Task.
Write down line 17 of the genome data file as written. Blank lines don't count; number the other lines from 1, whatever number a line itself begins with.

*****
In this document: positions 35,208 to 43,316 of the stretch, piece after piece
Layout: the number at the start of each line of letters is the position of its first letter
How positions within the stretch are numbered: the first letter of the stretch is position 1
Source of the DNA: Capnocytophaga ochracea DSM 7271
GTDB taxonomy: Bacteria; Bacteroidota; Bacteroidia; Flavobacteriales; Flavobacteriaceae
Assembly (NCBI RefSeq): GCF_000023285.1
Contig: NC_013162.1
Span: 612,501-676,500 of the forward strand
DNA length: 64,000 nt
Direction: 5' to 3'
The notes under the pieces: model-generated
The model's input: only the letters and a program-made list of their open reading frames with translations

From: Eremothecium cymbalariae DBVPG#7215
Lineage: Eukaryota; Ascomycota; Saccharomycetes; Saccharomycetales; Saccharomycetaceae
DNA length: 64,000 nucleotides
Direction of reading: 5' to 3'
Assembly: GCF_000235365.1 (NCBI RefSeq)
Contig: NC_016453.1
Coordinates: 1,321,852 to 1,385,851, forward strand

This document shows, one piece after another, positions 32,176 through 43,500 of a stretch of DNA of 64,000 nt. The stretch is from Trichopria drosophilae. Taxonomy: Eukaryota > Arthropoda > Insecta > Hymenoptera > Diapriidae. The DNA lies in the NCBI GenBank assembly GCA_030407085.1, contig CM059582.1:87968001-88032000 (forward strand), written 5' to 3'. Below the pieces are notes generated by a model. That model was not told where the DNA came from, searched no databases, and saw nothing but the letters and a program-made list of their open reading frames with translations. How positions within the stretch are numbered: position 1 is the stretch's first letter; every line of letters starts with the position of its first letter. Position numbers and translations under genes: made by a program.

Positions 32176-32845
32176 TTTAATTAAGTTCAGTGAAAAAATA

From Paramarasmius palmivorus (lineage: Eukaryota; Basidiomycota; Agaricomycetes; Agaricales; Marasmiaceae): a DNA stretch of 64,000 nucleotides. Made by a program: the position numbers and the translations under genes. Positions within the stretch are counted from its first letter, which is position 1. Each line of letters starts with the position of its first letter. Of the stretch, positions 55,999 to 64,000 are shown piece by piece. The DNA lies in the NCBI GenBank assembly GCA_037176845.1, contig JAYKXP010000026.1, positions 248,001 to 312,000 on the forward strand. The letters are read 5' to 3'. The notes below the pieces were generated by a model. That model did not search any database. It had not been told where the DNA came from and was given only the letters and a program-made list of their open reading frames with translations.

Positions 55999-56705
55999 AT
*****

Assembly: GCF_000235365.1 (NCBI RefSeq)